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Astrocyte Heterogeneity, Development and Function in Brain Regions Relevant to Mental Illness

NAMHC Concept Clearance


David M. Panchision, Ph.D.
Chief, Developmental Neurobiology Program
Molecular, Cellular, and Genomic Research Branch
Division of Neuroscience and Basic Behavioral Science (DNBBS)


This initiative will support discovery research on astrocyte diversity and function, adaptation of new technologies to astrocyte research, and the application of these to the study of brain processes relevant to mental illness.


It is estimated that 50 percent of human brain mass is composed of astrocytes, which have protracted courses of development that correlate with the trajectory of mental illnesses. There is increasing evidence linking astrocytes to mental illnesses. For example, astrocytes are enriched in serine metabolic enzymes linked to schizophrenia, and astrocyte abnormalities are found in post-mortem studies of individuals with schizophrenia, suggesting a causal role. However, most basic neuroscience funding and studies focus on neurons, while studies of astrocytes are relatively few in number. This gap has been due to the lack of tools to identify and target astrocytes robustly. However, a convergence of new astrocyte markers and genetic tools to study astrocyte function provide traction to address this gap, and to yield mechanisms or predictive measures of glial function relevant to mental illness.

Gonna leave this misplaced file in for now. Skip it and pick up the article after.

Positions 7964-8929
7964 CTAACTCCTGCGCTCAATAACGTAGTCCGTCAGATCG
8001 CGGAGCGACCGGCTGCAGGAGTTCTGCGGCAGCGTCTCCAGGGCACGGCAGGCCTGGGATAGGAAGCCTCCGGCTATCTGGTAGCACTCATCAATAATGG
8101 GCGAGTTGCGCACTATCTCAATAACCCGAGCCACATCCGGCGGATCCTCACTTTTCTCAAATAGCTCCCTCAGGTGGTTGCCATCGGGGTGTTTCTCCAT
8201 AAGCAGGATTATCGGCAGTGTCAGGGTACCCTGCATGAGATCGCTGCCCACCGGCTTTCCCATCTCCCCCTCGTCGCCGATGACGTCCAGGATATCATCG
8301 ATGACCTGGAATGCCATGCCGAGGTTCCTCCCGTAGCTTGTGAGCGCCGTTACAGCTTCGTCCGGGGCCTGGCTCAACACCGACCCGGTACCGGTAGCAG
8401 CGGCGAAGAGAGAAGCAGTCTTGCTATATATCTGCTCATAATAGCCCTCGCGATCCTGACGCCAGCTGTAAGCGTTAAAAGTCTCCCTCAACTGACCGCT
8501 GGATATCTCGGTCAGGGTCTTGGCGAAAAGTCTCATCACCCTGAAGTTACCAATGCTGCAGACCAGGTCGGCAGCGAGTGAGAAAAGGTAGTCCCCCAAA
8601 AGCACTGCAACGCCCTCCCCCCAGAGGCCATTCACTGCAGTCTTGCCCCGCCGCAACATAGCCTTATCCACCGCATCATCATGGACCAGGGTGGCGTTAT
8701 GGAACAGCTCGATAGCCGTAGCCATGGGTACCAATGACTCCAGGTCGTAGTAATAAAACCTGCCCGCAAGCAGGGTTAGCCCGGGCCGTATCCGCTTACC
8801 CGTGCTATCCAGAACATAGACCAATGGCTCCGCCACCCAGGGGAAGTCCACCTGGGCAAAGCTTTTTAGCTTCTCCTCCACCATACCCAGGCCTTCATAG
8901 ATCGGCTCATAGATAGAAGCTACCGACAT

This initiative will support discovery-based research on astrocytes in three areas:

  • Defining the molecular basis of functional heterogeneity between astrocyte subtypes in the brain;
  • Developing or utilizing new genetic tools for reporting or manipulating astrocyte development, subtype identity, or function; and,
  • Using these novel tools or subtype properties to assay brain regions or domains of function relevant to mental illnesses.

We expect this research will:

  • Yield new tools for reporting and manipulating diverse astrocyte subtypes in model systems;
  • Characterize novel combinatorial regulatory mechanisms of astrocyte development;
  • Identify mechanisms by which astrocytes regulate neural circuits serving cognition, emotion or social function;
  • Distinguish the role of astrocytes in gene variants or gene-environment-development interactions relevant to mental illnesses; and,
  • Indicate new astrocyte activities that may be therapeutic targets for mental illnesses.

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